“OFA helped me see myself as a leader.”

By Christina A.C., 2018 OFA Spring Fellow

Like so many others, I struggle with feeling disconnected from my neighbors. With everyone in my area living in our separate suburban spaces, it seems more and more difficult to build and maintain a true sense of community — something almost all human beings need.

My name is Christina, and I live in Atascadero, a small city on the central coast of California. Despite growing up here, I’ve struggled to find community. I’m not from a big family, I’m not part of any faith-based group, and I don’t have a magnetic personality. I’ve tried joining online groups of like-minded people. I’ve tried attending the Unitarian Universalist Fellowship — which is lovely but too far from my home. I’ve joined political groups, and, although I remain active, they’re rarely designed to welcome the whole family.

So earlier this year, when a friend introduced me to OFA and recommended I apply for the Community Organizing Fellowship, I jumped at the opportunity.

My fellowship training began in Spring 2018, and in one of the first sessions, we were asked to identify an issue that is affecting the health of our community. This ended up being exactly the type of focused guidance I needed. At first, I came up with issues like mental health care and affordable housing. And while these are critical issues, after speaking with some experts in my city, I realized they are too big for me to even scratch the surface of by myself.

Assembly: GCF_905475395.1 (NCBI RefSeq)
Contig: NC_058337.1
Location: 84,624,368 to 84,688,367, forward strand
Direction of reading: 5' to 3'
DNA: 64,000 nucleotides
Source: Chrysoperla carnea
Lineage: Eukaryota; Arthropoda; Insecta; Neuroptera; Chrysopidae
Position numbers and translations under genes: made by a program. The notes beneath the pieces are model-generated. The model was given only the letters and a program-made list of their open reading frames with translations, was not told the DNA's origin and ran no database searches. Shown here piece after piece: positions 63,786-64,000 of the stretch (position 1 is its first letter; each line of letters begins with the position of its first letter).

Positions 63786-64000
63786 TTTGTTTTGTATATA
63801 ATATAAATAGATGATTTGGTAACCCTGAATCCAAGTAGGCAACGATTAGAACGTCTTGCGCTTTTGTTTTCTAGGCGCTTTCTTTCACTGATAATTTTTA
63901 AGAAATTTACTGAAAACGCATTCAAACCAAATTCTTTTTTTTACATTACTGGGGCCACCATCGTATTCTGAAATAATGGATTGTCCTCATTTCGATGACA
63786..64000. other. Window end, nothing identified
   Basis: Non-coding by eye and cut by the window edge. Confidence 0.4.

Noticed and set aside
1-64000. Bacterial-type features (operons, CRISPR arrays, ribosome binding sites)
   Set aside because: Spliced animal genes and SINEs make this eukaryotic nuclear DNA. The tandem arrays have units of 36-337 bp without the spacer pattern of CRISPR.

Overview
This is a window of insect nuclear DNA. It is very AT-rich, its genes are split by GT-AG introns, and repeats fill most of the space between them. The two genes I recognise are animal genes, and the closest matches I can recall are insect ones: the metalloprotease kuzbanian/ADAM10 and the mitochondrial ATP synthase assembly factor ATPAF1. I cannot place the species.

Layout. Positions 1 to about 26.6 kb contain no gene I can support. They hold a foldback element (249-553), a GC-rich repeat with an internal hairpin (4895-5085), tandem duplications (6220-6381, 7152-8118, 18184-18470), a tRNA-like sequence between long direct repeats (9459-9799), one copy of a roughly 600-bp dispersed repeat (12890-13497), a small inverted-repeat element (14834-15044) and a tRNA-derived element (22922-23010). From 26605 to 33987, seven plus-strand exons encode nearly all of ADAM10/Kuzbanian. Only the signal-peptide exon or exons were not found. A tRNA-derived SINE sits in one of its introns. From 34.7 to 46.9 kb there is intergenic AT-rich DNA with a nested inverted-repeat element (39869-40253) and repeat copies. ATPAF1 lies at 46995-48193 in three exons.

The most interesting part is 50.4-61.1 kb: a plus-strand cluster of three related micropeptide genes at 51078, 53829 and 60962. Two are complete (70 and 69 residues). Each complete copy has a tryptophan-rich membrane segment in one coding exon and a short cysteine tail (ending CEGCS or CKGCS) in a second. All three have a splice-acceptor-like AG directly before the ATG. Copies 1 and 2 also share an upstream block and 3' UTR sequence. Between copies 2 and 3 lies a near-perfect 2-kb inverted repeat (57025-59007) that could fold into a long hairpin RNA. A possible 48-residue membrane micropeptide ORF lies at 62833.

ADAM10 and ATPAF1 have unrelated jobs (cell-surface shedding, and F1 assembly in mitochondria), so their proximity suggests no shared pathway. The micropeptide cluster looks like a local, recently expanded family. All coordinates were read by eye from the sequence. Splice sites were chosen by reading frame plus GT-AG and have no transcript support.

But as the fellowship progressed and I made my way through the coursework, I kept coming back to the underlying idea of building community. Was the lack of a sense of community holding us back from tackling some of these big issues? Was the feeling of being isolated from our neighbors preventing us from believing that we could address them? My goal began to come into focus.

If I wanted to feel more confident in my community’s ability to tackle some of these major issues, I’d have to start by helping to build a stronger sense of community. I decided to focus on Gen Xers and Millennials. The people in these generations are not only my peers, but they’re also some of the voices that I feel are consistently under represented in today’s national dialogue around important issues like climate change, health care, and gun violence. They’re part of a demographic that — if they decided to get more involved — would dramatically alter the future of this country.